Whilst some might just see it as ‘schmoozing’, getting to know your stakeholders is an essential part of public affairs and stakeholder communications. With the General Election coming up in 2015 and prospective parliamentary candidates currently being announced, familiarising one’s self with both incumbents and challengers is all part and parcel of good engagement practice.
This is particularly true in potential ‘battleground’ seats. In constituencies where there is a strong possibility of a major swing in votes between parties, the incumbent MP you’ve just spent the past few years getting to know might be gone and a new MP is in office. For example, in the constituency of Brentford and Isleworth, long-time Hounslow councillor and Labour PPC Ruth Cadbury will be challenging Mary Macleod MP (Conservative). Having won the constituency with a majority of just 3.6% in 2010, the prospect of former Royal aide Macleod relinquishing her seat to Cadbury is plausible.
Foresight and preparation for such an event is essential and is why meeting and understanding a potentially new stakeholder early can have lasting benefits. It’s important to initially get to know and understand their interests. By inviting them to meet, it enables discussion about both their own motivations as well as your own. With a parliamentary candidate for example, what are the issues affecting their constituency, where do their intentions lie, and what are their personal interests? All this can be used to facilitate an initial healthy dialogue which can be used to further your own interests and agenda.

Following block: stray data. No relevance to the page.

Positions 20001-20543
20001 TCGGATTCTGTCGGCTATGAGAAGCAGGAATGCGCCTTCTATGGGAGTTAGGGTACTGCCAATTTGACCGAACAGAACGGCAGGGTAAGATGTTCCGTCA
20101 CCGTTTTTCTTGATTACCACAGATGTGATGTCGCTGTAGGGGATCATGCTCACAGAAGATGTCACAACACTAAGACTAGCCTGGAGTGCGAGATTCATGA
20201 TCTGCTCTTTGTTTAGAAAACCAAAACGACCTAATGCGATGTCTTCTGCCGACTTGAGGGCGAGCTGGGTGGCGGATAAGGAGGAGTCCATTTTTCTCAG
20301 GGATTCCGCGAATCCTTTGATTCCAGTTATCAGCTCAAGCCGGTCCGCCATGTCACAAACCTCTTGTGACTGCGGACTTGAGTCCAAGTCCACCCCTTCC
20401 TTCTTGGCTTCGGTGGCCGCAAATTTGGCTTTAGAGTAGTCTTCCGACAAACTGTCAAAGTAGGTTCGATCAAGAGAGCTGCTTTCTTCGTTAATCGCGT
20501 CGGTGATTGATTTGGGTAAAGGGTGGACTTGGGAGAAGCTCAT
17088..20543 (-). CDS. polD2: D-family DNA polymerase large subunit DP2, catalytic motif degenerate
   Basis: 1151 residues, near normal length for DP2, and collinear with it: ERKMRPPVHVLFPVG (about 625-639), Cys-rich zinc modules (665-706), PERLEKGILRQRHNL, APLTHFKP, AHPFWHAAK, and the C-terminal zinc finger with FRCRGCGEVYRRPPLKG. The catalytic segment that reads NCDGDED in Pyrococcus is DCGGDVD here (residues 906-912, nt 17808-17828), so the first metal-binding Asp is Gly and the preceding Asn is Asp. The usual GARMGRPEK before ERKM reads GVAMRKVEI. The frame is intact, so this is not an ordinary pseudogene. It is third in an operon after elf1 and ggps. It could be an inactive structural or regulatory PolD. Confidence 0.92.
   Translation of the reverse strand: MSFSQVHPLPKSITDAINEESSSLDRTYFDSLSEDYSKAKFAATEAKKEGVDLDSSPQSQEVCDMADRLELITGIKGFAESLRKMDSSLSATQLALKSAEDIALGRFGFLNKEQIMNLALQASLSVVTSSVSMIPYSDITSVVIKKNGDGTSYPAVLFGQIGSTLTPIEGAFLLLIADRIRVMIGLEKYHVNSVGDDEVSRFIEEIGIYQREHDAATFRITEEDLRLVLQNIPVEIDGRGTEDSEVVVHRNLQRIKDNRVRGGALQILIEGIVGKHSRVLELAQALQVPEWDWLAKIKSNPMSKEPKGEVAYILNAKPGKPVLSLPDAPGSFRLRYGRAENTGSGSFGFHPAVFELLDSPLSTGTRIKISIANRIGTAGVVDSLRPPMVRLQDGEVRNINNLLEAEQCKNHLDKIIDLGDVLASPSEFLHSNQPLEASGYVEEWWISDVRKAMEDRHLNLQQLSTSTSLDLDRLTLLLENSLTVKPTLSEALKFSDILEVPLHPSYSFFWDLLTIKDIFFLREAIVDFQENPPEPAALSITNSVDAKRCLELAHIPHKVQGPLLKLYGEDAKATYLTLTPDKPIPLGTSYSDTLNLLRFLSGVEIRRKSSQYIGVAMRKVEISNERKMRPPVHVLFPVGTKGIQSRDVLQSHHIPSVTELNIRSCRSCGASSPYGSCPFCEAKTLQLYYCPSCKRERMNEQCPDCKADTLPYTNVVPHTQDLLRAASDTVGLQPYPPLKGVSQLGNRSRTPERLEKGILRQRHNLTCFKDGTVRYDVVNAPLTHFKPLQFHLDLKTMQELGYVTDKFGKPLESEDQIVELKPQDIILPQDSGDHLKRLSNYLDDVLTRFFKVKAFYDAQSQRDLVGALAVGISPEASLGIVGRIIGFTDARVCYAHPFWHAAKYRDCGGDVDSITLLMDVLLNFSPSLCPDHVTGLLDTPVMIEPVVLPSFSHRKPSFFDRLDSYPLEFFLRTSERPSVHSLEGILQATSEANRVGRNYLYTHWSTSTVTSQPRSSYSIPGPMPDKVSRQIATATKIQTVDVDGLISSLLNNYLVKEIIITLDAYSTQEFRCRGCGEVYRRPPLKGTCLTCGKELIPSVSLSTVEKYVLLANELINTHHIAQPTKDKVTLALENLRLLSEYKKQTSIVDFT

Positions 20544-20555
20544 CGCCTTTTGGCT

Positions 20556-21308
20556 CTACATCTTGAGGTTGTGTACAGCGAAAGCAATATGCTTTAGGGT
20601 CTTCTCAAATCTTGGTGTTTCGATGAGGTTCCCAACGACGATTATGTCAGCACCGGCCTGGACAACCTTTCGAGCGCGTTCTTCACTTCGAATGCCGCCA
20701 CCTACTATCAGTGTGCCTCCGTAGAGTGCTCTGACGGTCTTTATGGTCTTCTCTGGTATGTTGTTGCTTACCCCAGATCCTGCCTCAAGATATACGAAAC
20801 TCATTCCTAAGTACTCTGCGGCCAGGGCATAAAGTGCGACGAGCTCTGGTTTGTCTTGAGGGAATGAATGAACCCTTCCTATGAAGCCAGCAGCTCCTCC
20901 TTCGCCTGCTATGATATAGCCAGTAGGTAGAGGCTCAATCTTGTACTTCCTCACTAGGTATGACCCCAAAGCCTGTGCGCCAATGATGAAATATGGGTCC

Take the example of Ruth Cadbury from earlier; if she wins in Brentford and Isleworth in 2015 and you’ve established contact, and both sides have discussed and understood their interests, then the likelihood of developing a working relationship moving forward that can be fruitful for both parties can only be improved. Should a debate arise in Westminster or a crisis comes to fruition which directly impacts either your own interests, then you know that a foundation has already been established to open a line of communication to allow decisions or events to lead to a favourable outcome.
Getting to know new stakeholders is therefore a small, but important part of effective stakeholder engagement that should not be overlooked. A little effort can often go a long way.